Alabama

The National Memorial for Peace and Justice set to open in Montgomery

The memorial and museum dedicated to lynching victims opens this week.

Montgomery, Al- Within seconds of entering The National Memorial for Peace and Justice, visitors are forced to reckon with a brutal chapter in American history. Bodies-chained and shackled...families ripped apart...silent screams...the weight of it all is massive. Much like the steel descending from the ceiling that bears the counties and names of thousands of lynching victims. Bryan Stevenson, Executive Director of Equal Justice Initiative, says now is the time to speak their names. 

"There will be many people who will  be uncomfortable that we're talking about slavery, that we're talking about lynching, that we're talking about segregation, that we're talking about mass incarceration in this way. But that's part of the purpose-to end the silence," says Stevenson.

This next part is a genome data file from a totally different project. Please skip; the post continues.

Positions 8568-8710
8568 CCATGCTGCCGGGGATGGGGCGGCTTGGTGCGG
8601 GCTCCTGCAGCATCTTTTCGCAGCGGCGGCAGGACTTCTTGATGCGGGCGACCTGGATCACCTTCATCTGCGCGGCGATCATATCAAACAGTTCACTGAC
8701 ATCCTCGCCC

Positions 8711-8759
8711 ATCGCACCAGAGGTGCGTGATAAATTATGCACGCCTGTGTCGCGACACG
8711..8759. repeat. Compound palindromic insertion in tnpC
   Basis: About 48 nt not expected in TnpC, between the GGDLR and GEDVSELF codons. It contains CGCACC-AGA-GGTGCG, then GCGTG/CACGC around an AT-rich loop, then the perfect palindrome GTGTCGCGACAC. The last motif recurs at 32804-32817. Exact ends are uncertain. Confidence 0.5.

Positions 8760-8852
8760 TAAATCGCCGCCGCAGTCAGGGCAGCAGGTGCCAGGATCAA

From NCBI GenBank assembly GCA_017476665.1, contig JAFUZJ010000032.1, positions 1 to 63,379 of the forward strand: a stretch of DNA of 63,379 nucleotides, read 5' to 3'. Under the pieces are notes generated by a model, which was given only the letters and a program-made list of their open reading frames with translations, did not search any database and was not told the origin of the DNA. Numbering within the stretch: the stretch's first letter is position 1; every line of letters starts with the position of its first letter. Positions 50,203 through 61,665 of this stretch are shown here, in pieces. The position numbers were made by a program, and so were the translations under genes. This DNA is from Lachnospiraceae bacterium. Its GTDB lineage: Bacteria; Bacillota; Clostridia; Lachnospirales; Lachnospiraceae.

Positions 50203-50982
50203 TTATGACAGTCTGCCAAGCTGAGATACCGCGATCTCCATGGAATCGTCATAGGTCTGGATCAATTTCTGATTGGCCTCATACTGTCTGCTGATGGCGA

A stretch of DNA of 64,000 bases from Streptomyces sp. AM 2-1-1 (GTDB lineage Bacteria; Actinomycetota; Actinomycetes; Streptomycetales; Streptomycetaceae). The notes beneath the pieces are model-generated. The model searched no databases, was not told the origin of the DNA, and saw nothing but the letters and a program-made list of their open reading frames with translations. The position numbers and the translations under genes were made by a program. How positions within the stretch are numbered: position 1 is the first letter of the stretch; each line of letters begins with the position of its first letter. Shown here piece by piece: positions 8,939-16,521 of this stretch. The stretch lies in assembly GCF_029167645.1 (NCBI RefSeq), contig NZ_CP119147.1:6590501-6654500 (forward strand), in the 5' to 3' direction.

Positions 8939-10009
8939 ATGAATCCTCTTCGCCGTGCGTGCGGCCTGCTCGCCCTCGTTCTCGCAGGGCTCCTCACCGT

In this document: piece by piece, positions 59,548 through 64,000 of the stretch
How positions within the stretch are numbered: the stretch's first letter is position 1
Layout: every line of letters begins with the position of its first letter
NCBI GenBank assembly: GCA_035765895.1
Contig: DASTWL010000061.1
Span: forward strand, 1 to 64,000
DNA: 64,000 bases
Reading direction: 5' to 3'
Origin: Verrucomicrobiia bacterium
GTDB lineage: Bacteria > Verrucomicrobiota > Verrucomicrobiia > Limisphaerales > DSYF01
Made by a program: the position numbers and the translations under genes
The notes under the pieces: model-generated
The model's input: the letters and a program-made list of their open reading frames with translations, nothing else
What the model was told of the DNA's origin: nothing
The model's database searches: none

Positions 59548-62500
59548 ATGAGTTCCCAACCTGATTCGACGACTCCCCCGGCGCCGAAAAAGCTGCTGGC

Ending the silence around the lynching of 16-year-old T.Z. McElhenny in Columbus in 1912 and Mary Turner and her unborn child in Georgia in 1918. 

"The impact of these lynchings and to say they went far beyond, not even just the person or that family or that community, but it was widespread to tell black people everywhere-beware-don't step out of line," says Shirah Dedman, great-granddaughter of lynching victim Thomas Myles. 

"I am persuaded that we're not free yet in America," says Stevenson. "We're burdened by this kind of smog that's in the air, and we all breathe it in. And if we're going to get the freedom, we're gonna have to talk about these things that we haven't talked about."

In just a few days, people from all across the country will walk out of The Legacy Museum in Montgomery, Alabama," says News 3's Darian Aaron. "Inside, visitors will go through years of history of the oppression of African-American people, from slavery to the civil rights movement, to Jim Crow and finally mass incarceration. It's a somber reminder of where we've been as a country and where we hope to never end up again."

"There's a better America still waiting," says Stevenson. "There's a more just America still waiting. There's a kind of equality we haven't achieved yet. There's a kind of community that we haven't achieved yet. But we can't achieve it if we're unwilling to tell the truth about our past."


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